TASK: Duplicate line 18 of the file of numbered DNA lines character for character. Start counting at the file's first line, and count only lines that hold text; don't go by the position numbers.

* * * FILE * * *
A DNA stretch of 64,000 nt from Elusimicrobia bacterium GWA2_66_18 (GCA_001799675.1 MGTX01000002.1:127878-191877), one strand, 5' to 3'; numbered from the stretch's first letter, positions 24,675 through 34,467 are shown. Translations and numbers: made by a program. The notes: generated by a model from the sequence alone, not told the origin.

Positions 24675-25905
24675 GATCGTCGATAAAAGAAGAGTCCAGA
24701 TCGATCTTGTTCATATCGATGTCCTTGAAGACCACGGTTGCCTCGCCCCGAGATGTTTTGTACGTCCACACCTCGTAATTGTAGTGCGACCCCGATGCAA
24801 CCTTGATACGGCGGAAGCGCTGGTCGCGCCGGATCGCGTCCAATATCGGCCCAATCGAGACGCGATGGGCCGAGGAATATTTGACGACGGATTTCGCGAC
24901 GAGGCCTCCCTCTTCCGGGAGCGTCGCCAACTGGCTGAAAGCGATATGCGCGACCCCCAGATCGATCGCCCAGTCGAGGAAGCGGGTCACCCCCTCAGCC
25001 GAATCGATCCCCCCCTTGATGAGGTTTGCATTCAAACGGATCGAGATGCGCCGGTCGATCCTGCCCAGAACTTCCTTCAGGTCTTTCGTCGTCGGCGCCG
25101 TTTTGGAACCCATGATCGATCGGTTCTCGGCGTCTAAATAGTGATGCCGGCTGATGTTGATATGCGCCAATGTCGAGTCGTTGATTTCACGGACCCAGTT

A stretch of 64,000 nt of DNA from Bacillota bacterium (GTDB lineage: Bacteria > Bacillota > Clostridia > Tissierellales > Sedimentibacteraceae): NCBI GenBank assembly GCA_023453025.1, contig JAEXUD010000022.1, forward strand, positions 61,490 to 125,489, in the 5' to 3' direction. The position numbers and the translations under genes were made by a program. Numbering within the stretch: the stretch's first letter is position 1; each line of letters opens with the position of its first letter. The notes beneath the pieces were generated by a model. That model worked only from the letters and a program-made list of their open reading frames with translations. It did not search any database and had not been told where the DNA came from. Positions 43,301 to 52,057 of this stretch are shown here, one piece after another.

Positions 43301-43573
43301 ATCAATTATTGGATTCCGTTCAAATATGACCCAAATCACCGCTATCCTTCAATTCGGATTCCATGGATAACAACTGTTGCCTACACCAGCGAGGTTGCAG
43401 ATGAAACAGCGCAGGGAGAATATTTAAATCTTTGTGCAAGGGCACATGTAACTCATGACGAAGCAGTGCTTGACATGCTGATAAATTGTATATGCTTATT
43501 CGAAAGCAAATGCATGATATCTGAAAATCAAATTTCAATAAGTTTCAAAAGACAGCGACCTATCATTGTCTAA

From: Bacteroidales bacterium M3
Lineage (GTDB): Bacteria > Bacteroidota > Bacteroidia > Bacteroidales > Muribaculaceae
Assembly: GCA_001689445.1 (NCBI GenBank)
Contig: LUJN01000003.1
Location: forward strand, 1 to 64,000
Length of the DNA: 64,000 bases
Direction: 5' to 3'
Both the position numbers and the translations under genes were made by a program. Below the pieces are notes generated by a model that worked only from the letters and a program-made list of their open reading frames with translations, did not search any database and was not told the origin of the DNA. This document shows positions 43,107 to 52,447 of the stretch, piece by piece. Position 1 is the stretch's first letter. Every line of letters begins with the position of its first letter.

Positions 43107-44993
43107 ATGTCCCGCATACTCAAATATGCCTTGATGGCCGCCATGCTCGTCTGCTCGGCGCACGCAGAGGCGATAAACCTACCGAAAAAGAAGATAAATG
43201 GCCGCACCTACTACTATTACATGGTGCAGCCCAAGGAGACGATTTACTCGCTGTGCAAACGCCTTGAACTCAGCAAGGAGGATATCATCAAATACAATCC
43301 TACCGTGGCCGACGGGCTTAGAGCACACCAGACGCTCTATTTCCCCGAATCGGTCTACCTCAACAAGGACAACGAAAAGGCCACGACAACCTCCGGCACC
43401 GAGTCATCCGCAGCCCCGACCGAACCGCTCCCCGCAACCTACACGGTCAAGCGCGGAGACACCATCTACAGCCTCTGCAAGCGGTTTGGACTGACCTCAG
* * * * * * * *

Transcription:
Location: forward strand, 1 to 64,000